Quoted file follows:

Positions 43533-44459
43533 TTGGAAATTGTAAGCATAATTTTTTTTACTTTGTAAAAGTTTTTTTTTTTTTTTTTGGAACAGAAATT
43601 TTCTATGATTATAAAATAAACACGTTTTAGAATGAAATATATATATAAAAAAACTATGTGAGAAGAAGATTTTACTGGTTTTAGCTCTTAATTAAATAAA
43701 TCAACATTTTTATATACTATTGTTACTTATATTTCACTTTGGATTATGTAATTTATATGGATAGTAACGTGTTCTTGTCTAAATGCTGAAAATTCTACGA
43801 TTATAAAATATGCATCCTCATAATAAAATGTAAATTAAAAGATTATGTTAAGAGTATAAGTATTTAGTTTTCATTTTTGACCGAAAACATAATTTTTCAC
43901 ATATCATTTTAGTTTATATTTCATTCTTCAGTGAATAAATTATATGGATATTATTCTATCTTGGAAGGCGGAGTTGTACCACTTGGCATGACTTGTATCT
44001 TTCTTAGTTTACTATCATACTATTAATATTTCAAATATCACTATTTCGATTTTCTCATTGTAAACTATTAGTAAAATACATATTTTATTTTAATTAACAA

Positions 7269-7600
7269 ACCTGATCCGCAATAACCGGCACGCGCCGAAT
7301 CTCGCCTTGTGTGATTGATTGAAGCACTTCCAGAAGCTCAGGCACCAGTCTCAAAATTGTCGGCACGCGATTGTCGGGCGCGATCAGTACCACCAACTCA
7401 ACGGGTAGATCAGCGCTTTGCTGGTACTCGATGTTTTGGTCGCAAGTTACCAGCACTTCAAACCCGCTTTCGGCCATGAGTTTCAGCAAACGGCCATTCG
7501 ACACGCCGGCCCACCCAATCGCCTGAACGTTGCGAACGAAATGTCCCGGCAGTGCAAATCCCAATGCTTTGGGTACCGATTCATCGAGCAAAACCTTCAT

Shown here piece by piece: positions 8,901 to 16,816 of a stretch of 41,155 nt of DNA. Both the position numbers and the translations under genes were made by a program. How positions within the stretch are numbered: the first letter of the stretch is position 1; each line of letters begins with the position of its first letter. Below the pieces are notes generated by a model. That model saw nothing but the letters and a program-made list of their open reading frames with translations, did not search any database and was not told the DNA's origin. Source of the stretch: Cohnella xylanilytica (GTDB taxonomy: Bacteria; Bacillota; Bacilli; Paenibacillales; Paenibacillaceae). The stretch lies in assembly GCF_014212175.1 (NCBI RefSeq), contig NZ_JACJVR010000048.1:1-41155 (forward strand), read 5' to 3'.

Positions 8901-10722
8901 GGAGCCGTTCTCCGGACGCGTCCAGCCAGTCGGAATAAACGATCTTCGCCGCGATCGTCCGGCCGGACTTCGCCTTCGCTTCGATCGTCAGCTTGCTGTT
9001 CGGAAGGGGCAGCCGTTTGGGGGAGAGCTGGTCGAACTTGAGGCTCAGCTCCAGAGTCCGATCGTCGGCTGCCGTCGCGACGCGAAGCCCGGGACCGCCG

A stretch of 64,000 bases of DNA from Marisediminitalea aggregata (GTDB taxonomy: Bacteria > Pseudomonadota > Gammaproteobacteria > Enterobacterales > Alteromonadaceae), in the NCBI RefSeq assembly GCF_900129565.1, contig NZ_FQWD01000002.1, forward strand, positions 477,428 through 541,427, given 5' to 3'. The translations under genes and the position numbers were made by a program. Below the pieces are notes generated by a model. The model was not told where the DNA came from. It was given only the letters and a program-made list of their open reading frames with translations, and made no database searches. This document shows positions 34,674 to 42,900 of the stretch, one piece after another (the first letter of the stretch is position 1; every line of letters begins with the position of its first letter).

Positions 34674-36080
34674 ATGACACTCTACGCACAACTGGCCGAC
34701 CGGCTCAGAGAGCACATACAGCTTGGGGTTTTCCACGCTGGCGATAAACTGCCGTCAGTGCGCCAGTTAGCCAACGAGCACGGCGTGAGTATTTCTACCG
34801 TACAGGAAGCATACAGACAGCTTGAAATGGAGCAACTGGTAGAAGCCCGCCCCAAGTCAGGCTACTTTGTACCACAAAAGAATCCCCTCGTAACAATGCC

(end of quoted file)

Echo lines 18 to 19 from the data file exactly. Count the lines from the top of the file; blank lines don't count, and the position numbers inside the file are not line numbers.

Positions 34674-36080
34674 ATGACACTCTACGCACAACTGGCCGAC